Is Tyler Zeller the most improved player from the 2012 draft class?

Recently, Tom Haberstroh of ESPN provided his scouting reports for the current Celtics roster. In describing Tyler Zeller, Haberstroh wrote that "few players from the 2012 draft have improved more than Zeller."

This was one of the more thought-provoking parts of Haberstroh's piece, if only because it seemed so out of place given how little recognition and attention Zeller receives, especially in comparison to other NBA talent from the 2012 draft. It was also surprising given how little value the rest of the league seemed to place on Zeller, as it was just last summer the Cavaliers traded him to the Celtics with a future first-round draft pick rather than for.

If Haberstroh is right, not only would this be seen as a huge accomplishment for Zeller, but it would also be seen as one for Danny Ainge, who could then say he extracted a future first and the most improved player from the 2012 draft for nothing. Look, I understand winning 'most improved player' is not as impressive as MVP, but neither is easy to win. For example, as it relates to the NBA's most improved player award, the last five winners were Jimmy Butler, Goran Dragic, Paul George, Ryan Anderson, and Kevin Love.

To reduce the total number of players considered, I eliminated anyone outside the top 20 in total minutes since 2012, as well as anyone who failed to demonstrate continued statistical improvement on a year-to-year basis. The result was the following list of 10 candidates for the 2012 draft class' most improved player award: Tyler Zeller; Damian Lillard; Harrison Barnes; Bradley Beal; Andre Drummond; Khris Middleton; Michael Kidd-Gilchrist; Terrence Ross; Jae Crowder; and Draymond Green. So, is Tyler Zeller to the 2012 NBA draft what Jimmy Butler was to the 2014-2015 NBA season? Let's find out.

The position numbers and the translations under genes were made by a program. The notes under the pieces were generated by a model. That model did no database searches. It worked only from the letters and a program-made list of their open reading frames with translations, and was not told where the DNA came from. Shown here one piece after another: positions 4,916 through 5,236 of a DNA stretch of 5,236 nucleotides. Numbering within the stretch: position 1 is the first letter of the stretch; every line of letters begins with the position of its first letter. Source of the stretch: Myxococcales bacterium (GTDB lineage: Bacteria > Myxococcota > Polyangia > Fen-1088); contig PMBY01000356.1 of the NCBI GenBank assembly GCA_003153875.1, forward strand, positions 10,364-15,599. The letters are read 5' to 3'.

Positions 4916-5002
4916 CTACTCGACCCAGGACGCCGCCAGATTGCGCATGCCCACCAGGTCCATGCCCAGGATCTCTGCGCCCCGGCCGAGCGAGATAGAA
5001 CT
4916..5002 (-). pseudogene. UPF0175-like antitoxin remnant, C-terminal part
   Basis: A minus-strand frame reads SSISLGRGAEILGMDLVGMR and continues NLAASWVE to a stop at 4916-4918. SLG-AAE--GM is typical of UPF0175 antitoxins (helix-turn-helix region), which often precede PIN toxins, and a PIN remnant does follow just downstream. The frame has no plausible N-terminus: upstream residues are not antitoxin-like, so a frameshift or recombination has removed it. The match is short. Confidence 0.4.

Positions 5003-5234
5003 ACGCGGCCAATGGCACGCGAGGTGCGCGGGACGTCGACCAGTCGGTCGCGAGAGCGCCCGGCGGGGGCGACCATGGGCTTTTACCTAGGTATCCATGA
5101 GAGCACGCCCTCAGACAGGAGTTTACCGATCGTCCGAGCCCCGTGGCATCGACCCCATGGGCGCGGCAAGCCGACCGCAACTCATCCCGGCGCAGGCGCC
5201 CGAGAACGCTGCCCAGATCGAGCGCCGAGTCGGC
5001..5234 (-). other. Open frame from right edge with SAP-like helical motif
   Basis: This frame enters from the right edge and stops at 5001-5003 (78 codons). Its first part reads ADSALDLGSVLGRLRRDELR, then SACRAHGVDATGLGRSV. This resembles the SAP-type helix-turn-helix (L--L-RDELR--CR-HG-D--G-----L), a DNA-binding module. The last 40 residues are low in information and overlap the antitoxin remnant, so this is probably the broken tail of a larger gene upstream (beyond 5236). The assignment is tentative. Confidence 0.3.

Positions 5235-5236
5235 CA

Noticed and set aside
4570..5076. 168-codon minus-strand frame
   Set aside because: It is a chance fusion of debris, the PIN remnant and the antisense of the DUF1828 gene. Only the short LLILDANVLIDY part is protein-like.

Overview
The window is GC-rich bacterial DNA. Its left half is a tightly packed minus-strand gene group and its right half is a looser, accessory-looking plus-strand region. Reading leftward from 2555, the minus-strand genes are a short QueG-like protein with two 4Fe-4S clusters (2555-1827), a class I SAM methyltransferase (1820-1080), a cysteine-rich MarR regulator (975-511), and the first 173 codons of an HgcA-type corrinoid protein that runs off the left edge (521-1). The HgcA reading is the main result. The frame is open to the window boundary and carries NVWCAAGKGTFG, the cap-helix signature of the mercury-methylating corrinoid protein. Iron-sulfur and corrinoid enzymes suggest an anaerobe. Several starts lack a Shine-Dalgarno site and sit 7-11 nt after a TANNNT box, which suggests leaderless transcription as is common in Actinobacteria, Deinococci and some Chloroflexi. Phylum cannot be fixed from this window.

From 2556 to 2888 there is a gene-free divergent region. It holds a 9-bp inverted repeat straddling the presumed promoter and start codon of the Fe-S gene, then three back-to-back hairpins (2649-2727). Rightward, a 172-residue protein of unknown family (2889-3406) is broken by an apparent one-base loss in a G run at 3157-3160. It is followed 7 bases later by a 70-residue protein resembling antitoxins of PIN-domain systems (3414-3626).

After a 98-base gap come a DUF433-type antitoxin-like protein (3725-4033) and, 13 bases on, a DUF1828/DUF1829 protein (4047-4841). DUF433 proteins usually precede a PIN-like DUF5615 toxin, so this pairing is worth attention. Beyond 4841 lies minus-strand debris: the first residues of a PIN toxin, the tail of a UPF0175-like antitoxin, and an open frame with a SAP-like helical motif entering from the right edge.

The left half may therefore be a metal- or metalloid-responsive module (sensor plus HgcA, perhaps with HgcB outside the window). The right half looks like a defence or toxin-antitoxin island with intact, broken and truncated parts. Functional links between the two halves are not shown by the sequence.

Zeller showed consistent improvement every year in almost all of the significant statistical metrics, including field goal percentage (+10), rebounds (+2), assists (+0.7), and points per game (+6.5). In 2014, Zeller had his best statistical per 36 minute season, as he averaged 17.3 PPG, 9.7 RPG, 2.4 APG, and 1.1 BPG.

The only other players to show similar improvement were Lillard, Crowder, Middleton, Green, and Drummond.


The most valuable metrics here are the offensive and defensive ratings. The offensive rating estimates how many points a team scores with player X on the floor per 100 possessions, and the defensive rating estimates how many points they allow with player X on the floor per 100 possessions.

Zeller's offensive and defensive ratings improved every year. His offensive rating was 102 points per 100 possessions in 2012, 112 points in 2013, and 119 points in 2014. His defensive rating was 110 points per 100 possessions in 2012, 107 points in 2013, and 105 points in 2014.

The only other player to show similar improvement in both his offensive and defensive ratings was Draymond Green.


Zeller showed year-to-year improvement in the important advanced stats, including player efficiency rating (+7.9), true shooting percentage (+10.8), and value above a replacement player (+1.3). The other players who demonstrated similar year-to-year improvement are Damian Lillard, Jae Crowder, Khris Middleton, and Draymond Green.

For Zeller, his most impressive improvement may be his WS/48, which estimates the number of wins a player contributes to his team over 48 minutes, i.e. the amount of minutes in a NBA game. Zeller's WS/48 was 0.048 in 2012, 0.120 in 2013, and .179 in 2014, which represents an increase of nearly 400%. The only other player who came close to that level of improvement was Draymond Green, who actually exceeded it.


Draymond Green has been the 2012 draft class' most improved player, but Tyler Zeller is the second. There are two reasons why Green's career progression looks more impressive than Zeller's: (1) Green had more room for improvement since he barely played his rookie year while Zeller started 55 games; and (2) Green's 2014 advanced stats, which were aided by the championship season the Golden State Warriors had.

Regardless of who you believe would win this award, it is clear Haberstroh was right to say few players have improved more than Zeller from the 2012 draft class. The steady increase in production over the life of his short career in almost every significant statistical metric is what impresses me most. It demonstrates how committed he is to coming back every season better than the last, which is an encouraging sign for Danny Ainge and Celtic fans as the rumored extension talks continue. At the same time, be careful what you wish for. As surprising as this may sound, regardless of the statistical metric used, Zeller's player-based numbers in 2014 were better than Green's, who just signed a max deal this past summer.

Question for Readers: who do you think is the most improved player from the 2012 draft? Green? Zeller? Someone else? Please share your thoughts!

Follow Max Sandgrund on Twitter @SotoSpeakz

Photo Credit: Brian Babineau/NBAE via Getty Images